Reflections on the Film

An essay by Associate Producer Walter Verstraeten, Antwerp, Belgium

An essay by Associate Producer Walter Verstraeten, Antwerp, Belgium

Marcel Harnie and Bill Grosvenor

Belgian Resistant Marcel Harnie and former P-47 pilot Bill Grosvenor - reunited in Brussels after nearly 60 years.

On November 30, 1943, when 1st Lt. William D. "Bill" Grosvenor parachuted down less than a hundred yards from his furiously burning P-47D Thunderbolt fighter plane, skies were dreary. So were Bill's prospects. His chances of evading German hands were slim. But there was a saying in Belgium during the War that held true for Bill: "If you need help in Belgium, just knock on any door." During Bill's first hours on the ground, he met people who did exactly what he had hoped: they helped. But none so much as Elza Raes, his first helper in Belgium. A simple woman on a bicycle who took him in tow, brought him to a local farm, and left him in the good care of Vic Vermeiren and Marc Harnie. By night-fall, Bill was in hiding with the lifelines in Brussels.

Both Vic and Elza and hundreds of men and women after them would tend to Bill as they had done to thousands of Allied aviators before and afterward. They were people who came from all levels of society. They were housewives like Elza, often having many children to feed in times when food was rationed and hunger was their daily companion. Or they were police officers, longshoremen, judges, students, young children even. They ranged from professors to street sweepers. You wouldn't recognize them. They didn't have the look of Hollywood heroes. But their actions made them heroes, though they would be the last to admit it. They helped Allied aviators stranded in Belgium get back to England, back to the air war against the hated Third Reich.

The stranded aviators were not aware that they were being hidden, fed, and clothed by people who were part of a well-organized escape line system. Two of the escape lines that helped Bill and many of his colleagues were the EVA (short for "evasion") and the Comète lines. EVA provided the safe-houses, food, and clothing as well as fake ID cards for the aviators. Comète helped them out of Belgium and across France into Spain and Portugal. The names of the escape lines were often unknown by anyone outside of MI9 in London (MI9 was the small branch of the British intelligence service that coordinated and helped fund escape and evasion efforts on the continent.). One person in the lifeline wouldn't know about the next person in line. They just went about their duty in the strong belief that they could help restore freedom to their country, knowing that they were putting their lives and the lives of their families at risk.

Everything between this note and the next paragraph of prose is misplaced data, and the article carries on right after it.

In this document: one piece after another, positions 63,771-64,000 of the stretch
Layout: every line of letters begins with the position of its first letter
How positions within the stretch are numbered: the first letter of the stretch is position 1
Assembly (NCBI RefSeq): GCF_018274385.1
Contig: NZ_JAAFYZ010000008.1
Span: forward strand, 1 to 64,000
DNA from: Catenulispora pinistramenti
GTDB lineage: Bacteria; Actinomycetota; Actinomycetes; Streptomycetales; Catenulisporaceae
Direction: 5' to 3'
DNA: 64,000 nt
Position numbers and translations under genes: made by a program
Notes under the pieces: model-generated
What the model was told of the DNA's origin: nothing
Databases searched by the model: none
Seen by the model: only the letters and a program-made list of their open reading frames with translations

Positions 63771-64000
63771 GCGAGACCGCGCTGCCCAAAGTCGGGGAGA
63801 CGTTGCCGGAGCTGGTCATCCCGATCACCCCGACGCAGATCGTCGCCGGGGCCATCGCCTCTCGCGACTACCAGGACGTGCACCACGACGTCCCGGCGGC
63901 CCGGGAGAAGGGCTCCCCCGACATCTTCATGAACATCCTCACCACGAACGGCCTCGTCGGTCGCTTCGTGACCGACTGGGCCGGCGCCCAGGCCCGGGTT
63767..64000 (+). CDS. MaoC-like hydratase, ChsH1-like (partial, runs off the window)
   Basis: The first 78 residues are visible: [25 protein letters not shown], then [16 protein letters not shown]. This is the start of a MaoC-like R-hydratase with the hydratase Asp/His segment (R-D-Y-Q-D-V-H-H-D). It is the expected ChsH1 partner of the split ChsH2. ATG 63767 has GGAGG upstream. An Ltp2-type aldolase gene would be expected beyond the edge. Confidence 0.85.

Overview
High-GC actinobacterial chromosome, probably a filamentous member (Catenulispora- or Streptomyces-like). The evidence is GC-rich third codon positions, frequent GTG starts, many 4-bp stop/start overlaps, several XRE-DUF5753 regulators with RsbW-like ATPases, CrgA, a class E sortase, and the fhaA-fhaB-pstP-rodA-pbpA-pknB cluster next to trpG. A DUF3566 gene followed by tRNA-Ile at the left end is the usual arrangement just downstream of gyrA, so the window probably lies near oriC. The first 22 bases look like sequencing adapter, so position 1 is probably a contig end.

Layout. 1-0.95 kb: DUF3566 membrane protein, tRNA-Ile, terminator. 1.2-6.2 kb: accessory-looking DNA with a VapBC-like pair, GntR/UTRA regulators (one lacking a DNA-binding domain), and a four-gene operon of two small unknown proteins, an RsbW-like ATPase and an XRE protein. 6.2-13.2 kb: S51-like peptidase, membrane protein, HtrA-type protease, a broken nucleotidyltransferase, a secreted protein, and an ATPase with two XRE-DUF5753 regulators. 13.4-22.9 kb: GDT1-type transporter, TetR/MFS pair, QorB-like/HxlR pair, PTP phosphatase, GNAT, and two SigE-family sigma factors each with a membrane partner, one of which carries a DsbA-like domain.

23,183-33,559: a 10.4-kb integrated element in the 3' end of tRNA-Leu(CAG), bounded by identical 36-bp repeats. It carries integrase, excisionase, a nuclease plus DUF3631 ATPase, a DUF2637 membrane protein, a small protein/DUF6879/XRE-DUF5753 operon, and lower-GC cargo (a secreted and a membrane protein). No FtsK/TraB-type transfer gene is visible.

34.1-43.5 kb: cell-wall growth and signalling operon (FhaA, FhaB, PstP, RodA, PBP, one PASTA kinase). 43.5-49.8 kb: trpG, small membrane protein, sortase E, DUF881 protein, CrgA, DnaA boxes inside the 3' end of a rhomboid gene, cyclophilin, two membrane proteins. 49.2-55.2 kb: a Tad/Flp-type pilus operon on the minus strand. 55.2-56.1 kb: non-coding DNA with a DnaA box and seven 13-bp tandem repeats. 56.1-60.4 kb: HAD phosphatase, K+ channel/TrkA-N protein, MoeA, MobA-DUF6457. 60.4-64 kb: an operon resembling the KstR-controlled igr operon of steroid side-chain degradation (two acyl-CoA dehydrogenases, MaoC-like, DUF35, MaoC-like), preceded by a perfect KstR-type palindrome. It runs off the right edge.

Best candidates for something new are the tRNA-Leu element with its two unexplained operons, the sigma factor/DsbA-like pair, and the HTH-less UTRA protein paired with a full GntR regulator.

Harboring and repatriating an aviator was as much a secret operation as was the whole of the lifelines system to the German Abwehr, Hitler's most dreaded counter-espionage service. Though the top men in the Abwehr were Germans, their operators in the field were collaborators. They were nearly all native Belgian and French men and women who hailed Nazism and betrayed their own people for personal profit. Many of the collaborators spoke fluent English and managed to infiltrate the lines posing as British agents. Bit by bit, they learned how the escape line system worked, often better than the lifeline people themselves. And one after another the helpers found themselves and their family arrested, brutally questioned, and tortured in ways beyond words. In the end, many were dragged away to the scaffolds or to the dark insides of the concentration camps where they perished in anonymity. Over 700 helpers in the Comète line would not live to see the liberation of their country. But they managed to get close to 800 Allied aviators back to England. And Comète was merely one of many lines that equally deserve to be honored for heroism. Reading through the thousands of names in the escape lines files, one cannot but bow ones head in deep and humble respect.

Blanche Escrenier-Page

Eva operative Blanche Escrinier-Page and P-47 pilot Bill Grosvenor

When we first embarked on this documentary journey, we planned to relate Bill Grosvenor's Belgian adventure. There was enough there to make for a good old-fashioned war documentary. And then as we began probing the subject, we met the helpers. We met the men and women that helped Allied aviators during the war. They told us of their fears at the time, of seeing their families arrested. They relayed, often in subdued terms, their inhuman and unspeakable sufferings in concentration camps. And bit by bit, we realized that the film was not just about Bill's Belgian adventure. It was the story of these now old and fragile men and women sitting across from us. They made us kin to the tragedy and drama of their lives as they were trying to do what they believed to be the only thing to do: help people in distress, despite the danger and risks involved. Their stories humbled us, but at the same time lighted the fire in us that would lead to the documentary that we now can show the world. Many of these former helpers seeing the film in its early stages would embrace us in thankful words and tears. We have become their friends as much as they have become ours.

The working title of this film was "Rendezvous with Freedom." But as we talked with airmen, and read their debriefing files from the U.S. National Archives, a new title emerged. The people in the escape lines were, indeed, the last best hope for airmen who found themselves stranded in a foreign land, at the mercy of complete strangers. We hope that this film will perpetuate and honor the legacy of these courageous people. Their role in the war effort cannot be overstated.

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When to Watch

Last Best Hope premieres October 30, 2006, 10 p.m. Eastern
Check your local listings.